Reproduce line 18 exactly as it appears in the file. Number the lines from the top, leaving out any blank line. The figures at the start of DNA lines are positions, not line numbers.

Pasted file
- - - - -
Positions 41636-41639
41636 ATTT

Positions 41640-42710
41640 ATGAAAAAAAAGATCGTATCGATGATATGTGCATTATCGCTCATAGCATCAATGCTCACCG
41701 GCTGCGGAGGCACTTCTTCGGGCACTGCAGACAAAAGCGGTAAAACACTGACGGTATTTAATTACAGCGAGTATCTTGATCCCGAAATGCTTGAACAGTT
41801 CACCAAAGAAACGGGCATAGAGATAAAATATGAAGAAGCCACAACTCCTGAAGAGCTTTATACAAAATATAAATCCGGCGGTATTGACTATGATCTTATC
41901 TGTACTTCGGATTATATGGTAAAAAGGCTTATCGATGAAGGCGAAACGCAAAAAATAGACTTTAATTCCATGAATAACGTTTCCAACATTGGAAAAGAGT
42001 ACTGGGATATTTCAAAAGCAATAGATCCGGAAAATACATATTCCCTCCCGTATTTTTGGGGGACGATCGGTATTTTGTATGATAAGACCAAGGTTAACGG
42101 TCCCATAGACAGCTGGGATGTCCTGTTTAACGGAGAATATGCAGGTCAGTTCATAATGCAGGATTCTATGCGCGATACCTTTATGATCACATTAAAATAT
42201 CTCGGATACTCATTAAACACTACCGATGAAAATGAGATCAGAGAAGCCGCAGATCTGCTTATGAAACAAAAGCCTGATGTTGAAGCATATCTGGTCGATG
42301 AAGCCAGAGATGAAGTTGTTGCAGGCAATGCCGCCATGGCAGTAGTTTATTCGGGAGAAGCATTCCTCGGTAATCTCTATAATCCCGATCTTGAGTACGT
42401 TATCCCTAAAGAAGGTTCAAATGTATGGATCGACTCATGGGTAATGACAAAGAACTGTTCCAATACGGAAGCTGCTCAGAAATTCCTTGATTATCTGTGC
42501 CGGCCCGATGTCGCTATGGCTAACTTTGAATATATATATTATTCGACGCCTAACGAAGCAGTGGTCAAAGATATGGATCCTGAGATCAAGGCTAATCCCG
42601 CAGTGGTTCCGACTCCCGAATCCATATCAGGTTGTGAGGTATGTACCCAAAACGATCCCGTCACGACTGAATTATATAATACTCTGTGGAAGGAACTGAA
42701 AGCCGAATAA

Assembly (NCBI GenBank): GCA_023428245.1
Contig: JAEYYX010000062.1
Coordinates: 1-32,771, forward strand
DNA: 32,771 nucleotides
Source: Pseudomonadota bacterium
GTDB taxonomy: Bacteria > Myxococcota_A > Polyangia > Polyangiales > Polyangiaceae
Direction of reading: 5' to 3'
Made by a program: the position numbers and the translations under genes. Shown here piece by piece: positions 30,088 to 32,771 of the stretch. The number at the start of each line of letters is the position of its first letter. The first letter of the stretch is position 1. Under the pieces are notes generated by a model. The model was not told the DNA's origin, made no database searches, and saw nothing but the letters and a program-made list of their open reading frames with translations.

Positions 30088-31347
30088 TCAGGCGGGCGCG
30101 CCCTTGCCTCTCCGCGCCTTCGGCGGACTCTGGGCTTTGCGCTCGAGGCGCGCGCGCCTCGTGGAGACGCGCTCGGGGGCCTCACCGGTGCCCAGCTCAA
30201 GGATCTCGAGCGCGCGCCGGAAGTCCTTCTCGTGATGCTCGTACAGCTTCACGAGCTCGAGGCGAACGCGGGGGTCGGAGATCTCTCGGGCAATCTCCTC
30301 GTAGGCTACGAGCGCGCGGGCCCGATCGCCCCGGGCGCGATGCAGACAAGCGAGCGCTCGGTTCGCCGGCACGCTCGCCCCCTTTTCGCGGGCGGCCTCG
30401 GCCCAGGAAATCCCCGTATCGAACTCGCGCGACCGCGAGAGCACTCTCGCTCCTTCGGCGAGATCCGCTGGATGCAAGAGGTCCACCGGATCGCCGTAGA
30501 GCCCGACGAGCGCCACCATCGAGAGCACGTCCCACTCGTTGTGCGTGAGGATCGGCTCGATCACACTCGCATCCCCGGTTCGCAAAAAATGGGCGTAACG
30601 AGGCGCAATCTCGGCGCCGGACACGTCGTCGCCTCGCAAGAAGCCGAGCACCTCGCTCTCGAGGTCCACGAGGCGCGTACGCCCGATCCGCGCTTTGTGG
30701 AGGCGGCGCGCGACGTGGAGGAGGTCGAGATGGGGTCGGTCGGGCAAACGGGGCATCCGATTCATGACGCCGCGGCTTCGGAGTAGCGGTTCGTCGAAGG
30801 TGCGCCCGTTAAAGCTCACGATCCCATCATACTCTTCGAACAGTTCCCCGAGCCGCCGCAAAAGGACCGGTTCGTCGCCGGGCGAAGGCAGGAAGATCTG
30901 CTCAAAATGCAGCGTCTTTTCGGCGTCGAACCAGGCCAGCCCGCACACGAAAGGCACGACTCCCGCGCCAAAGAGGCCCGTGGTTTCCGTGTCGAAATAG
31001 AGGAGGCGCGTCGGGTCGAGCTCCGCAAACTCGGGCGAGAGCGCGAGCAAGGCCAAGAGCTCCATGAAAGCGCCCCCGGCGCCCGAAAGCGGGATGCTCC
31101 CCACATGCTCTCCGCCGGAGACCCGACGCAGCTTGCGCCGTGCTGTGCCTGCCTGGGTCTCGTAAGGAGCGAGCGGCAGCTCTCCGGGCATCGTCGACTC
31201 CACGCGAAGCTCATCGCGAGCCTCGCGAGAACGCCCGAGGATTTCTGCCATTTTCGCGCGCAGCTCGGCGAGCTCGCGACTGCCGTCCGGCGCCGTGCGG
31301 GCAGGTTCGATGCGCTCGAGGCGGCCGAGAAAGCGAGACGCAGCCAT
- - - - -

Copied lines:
Coordinates: 1-32,771, forward strand